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In Search of Lightning Bolt

(Click here to see the story as it appears in the March/April edition of Metal Casting Design & Purchasing.)

Lights. Camera. Action.

The spotlights will be on the metalcasting supply chain during the upcoming CastExpo extravaganza in Minneapolis in April. With thousands of attendees and hundreds of exhibitors, I will feel like a kid in a candy store throughout the four-day event.

Castings…ooohhh…Advanced Technology…aaahhh…Industry Experts.

Every way you turn on the show floor or in the education arenas, something will capture your eye. This once-every-three year happening is the one and only time the entire supply chain comes together to discuss the present and future of metalcasting

Yes, I am a little excited. My hope is that you are as well.

Even in today’s mobile-device driven world, the value of face-to-face communication is priceless. Whether you engage a casting supplier on the show floor, an expert in an interactive education session or a colleague in the hotel bar, the opportunity to have that verbal and nonverbal exchange of ideas is what can help lead to the breakthroughs that propel you into the future.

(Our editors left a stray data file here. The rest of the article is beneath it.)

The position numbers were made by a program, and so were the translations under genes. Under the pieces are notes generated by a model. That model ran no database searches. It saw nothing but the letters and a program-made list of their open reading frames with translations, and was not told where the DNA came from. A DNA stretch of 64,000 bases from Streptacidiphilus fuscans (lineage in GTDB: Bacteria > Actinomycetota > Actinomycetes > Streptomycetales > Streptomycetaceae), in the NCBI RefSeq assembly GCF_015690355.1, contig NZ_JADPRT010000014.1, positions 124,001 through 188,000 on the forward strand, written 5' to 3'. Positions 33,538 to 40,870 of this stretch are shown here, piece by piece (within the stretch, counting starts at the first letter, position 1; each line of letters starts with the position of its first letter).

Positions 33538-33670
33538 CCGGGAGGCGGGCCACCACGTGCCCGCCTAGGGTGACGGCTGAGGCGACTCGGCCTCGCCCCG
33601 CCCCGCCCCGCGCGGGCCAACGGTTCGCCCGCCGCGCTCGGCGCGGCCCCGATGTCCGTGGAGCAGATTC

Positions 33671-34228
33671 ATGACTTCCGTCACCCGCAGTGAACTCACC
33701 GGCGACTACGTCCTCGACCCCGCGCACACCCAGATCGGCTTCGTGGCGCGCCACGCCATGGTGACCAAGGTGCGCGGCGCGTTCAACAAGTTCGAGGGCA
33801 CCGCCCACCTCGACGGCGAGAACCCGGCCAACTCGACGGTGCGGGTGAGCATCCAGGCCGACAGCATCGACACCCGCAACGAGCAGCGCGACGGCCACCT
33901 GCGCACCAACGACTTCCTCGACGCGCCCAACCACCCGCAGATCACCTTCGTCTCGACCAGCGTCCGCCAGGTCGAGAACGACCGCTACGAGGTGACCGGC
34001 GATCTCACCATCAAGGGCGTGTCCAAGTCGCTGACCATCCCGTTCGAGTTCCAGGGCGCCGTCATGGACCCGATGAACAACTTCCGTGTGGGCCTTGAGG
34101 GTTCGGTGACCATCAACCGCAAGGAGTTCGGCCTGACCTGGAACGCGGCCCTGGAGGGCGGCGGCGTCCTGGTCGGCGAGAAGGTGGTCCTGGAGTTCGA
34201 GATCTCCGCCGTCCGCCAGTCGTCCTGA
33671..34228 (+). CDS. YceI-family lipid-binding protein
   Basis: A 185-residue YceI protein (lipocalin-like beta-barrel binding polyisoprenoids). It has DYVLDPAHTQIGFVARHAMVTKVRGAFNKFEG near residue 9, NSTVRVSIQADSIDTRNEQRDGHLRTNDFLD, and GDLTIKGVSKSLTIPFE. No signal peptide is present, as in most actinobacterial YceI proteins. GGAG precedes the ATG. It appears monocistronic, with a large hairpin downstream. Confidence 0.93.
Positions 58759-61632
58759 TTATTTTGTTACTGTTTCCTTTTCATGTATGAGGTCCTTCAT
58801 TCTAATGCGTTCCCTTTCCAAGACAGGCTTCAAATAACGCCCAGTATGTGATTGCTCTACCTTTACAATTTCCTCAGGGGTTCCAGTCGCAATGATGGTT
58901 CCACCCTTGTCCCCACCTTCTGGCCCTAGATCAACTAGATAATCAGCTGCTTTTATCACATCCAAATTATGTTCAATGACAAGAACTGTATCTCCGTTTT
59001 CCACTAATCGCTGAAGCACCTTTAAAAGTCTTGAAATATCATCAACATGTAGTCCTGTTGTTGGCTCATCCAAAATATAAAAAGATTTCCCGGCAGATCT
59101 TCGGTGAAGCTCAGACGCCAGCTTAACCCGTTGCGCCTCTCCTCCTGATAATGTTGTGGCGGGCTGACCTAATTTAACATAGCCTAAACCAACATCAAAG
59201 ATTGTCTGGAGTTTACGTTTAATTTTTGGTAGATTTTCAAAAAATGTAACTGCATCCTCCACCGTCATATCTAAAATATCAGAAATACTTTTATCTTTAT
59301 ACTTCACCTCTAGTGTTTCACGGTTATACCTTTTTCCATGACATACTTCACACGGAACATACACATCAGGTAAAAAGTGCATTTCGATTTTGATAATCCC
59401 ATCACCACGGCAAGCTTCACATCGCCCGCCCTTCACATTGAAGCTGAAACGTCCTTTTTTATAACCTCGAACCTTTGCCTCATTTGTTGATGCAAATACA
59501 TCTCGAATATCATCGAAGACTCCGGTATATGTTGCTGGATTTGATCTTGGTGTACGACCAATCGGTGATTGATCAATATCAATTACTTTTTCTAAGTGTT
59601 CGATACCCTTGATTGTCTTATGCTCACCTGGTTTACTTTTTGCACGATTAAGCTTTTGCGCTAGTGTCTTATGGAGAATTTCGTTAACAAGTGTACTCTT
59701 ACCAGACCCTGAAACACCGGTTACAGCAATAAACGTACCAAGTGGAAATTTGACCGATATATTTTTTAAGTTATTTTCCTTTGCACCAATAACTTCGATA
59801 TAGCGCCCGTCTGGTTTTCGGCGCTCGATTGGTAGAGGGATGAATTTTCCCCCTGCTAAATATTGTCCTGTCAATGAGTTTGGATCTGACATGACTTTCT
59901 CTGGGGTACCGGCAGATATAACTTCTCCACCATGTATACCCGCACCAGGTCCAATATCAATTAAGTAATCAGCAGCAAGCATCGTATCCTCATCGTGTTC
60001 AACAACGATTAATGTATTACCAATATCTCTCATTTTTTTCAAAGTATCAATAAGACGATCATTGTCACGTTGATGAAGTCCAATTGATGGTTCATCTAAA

The development of these lightning bolt ideas is discussed in a blog post at www.metalcastingdesign.com and in our Blog Roll column on p. 1. In his work titled, “Originals,” author Adam Grant tries to combat the misconception that ground-breaking advances are somehow the result of fate. Rather, they are the result of hard work, character and, more often than not, previous failures.

“When you remember that rules and systems were created by people, it becomes clear that they’re not set in stone—and you begin to consider how they can be improved,” wrote Grant.

This proposition underlines the importance of a trade show with the expansive exhibit floor and education opportunities of CastExpo. This is the chance to discuss successes and failures without the pressure of the day-to-day staring you in the face. This is the chance to examine and dream about additive manufacturing, self-healing alloys and optimized supply chains that might revolutionize your business.

As you walk around the convention center in Minneapolis, keep your eyes open for the lightning bolts as they strike. My guess is that it will be an electrifying four days.


Novel Solutions: Color Outside the Lines

If cartoons have taught me anythi… Wait a minute. Of the many lessons I’ve learned from cartoons, one concept that’s clear is inspiration strikes quickly. The light bulb goes on above your head and the great idea seems so simple.